Last September, I had the opportunity to attend Back to School for Doctors 2016, presented by Mark Anderson from Standard Process West. I’d never been to this event before, and all I can say is wow! What I assumed would be a few doctors gathered in a small conference room turned out to be a huge seminar with over 600 participants who traveled to Denver from all across the country to hear what Mark had in store for them this year. One woman I sat with at lunch looked at me and said, “This event is the highlight of my year.” To say I misjudged BTS, which has been running for over twenty years, is a gross understatement.
I could go on and on about how amazing Back to School was. Mark’s presentation was incredibly charismatic and enlivened with a healthy dose of humor. The location was fabulous. The attendees were enthusiastic, and the staff was friendly. And the food…oh my, I’ve dreamt about that delicious food! But all of that is a post for another time. The inspiration for this post was the theme of Back to School for Doctors 2016: the heart.
On day one Mark talked about something called rutin, part of the vitamin P group (which includes rutin and other bioflavonoids) of the vitamin C complex. Rutin is a compound found most abundantly in buckwheat. Why is this important, you ask? According to research outlined in Harvard Magazine, rutin contains “potent anticlotting powers that could help prevent heart attack and stroke.” (Learn more about Harvard’s rutin study in Heather Wilkinson’s post “Buckwheat’s Secret Weapon—Rutin.”)
Being a 27-year-old female, heart attacks and strokes aren’t on my radar yet. However, after spending two days learning all about dangers to the heart—including an audible demonstration of some very alarming irregular heartbeats that made me wonder how the person making them was even alive!—the health of my own heart began to make a blip on my radar. Perhaps I should start learning about ways to keep my heart healthy.
This is where rutin comes in. Whether you’re young and healthy and just want to give your heart a boost, or you’re a little older and already having heart problems, you can supplement rutin at any stage of your life. Along with the C complex, it’s critical to preventing capillary breakdown.
Despite what Harvard’s rutin study would have you believe, the information that rutin can have a significant effect on heart health isn’t new. In the SRP Historical Archives, you’ll find this gem from Dr. Royal Lee, published in 1948: “The promotion of rutin from buckwheat is another revival of an old household remedy.”
This knowledge may not seem all that important until you learn that Americans buy over 44 million packages of aspirin a year in an attempt to ward off heart attacks and strokes. But what aspirin does synthetically, rutin does naturally—and without stripping away the stomach lining, which can lead to ulcers and bleeding.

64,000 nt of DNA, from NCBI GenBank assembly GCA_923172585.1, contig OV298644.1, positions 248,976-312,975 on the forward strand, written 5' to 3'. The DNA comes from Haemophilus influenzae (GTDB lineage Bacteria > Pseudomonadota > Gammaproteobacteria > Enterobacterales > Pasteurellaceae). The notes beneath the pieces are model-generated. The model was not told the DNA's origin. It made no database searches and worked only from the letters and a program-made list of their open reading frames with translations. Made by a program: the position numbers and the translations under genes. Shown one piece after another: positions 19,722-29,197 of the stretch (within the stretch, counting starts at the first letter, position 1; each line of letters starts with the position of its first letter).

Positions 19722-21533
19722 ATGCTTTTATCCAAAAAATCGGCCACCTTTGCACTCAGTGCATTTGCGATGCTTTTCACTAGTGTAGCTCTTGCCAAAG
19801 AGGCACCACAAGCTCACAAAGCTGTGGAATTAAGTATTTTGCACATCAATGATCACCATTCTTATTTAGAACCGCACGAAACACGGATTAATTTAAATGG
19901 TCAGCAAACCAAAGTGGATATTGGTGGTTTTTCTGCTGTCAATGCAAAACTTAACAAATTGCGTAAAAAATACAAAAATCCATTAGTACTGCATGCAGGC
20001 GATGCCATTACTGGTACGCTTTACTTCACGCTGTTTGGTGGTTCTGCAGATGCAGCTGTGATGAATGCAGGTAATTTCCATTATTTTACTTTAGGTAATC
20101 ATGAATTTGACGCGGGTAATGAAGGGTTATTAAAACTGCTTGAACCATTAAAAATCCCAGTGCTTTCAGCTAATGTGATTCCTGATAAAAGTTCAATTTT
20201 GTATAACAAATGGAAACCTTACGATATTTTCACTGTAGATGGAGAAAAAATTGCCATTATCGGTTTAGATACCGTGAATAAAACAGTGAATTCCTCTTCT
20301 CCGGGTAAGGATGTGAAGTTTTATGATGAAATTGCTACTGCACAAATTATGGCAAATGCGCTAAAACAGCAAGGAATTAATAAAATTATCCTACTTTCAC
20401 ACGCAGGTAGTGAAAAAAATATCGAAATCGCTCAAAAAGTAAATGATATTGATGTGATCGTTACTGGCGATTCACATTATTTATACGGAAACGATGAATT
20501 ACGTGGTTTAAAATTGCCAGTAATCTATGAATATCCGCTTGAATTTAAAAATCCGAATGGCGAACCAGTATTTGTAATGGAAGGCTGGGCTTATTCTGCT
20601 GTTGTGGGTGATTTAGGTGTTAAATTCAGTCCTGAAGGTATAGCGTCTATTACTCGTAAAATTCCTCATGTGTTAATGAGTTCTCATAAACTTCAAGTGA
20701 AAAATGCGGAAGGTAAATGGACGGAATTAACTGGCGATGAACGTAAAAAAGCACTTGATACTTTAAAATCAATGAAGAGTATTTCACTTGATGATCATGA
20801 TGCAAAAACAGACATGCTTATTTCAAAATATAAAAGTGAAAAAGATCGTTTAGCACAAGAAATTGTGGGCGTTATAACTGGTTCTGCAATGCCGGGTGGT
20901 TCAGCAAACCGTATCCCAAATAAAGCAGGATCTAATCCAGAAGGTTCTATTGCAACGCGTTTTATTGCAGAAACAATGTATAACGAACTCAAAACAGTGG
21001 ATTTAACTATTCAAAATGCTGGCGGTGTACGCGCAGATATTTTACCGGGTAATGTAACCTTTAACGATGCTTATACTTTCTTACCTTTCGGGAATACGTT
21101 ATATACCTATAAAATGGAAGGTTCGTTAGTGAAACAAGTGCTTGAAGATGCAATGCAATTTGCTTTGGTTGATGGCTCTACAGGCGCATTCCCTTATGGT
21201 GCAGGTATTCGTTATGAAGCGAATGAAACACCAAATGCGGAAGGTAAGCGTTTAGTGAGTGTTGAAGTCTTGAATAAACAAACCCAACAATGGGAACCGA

Rutin’s looking pretty good now, right? My thoughts exactly!
Now for the important question, how can you get rutin into your body? Though it’s found in some fruits and vegetables, one of the best sources of rutin is buckwheat, as mentioned above. When Mark said this, I perked up! Having a mother with celiac disease, I’m familiar with buckwheat because we often use it as an alternative to flour. (The gluten in flour causes severe intestinal distress for those with celiac.)
My favorite way to eat buckwheat is definitely my mom’s buckwheat pancakes. They taste just as good as regular pancakes but are filled with so much more goodness! What better way to start your day than with a breakfast that will keep that heart pumping?
In an effort to share my excitement that one of my favorite breakfast dishes is, in fact, incredibly beneficial to my heart, I will kindly share the recipe with you!
You can use any form of grain to mix with the buckwheat here, but I don’t recommend long grain brown rice as it makes gritty pancakes. I do, however, recommend adding the optional toppings listed below if you want to give an extra kick to your day.
½ cup uncooked short grain brown rice
½ cup buckwheat
1 cup milk
½ teaspoon salt
⅓ cup oil
1 tablespoon honey
1 tablespoon baking powder
Optional toppings: slivered almonds, chopped walnuts, and fresh berries
- Combine the short grain brown rice and buckwheat in a blender. Blend for 2 minutes or until they form a powder.
- Add milk. Blend an additional 2 minutes.
- Add salt, oil, eggs, and honey. Blend 1–2 minutes longer. Add more liquid as needed if the batter is too thick for your taste.
- Add baking powder and blend an additional minute.
- Heat griddle to 350°F. Pour on batter. Once bubbles appear on the top of the pancakes (about a minute) flip. Cook another minute, then remove from griddle and enjoy!
To choose your organically grown and fresh ingredients wisely, use the following criteria:
- chemical- and hormone-free meat
- wild-caught fish
- pasture-raised, organic eggs
- whole, unrefined grains
- virgin, unrefined, first-press organic oils
- whole-food, unrefined sweeteners
- pure, clean, spring water
- sea salt
- raw and/or cultured milk and cream products
Photo from iStock/deeaf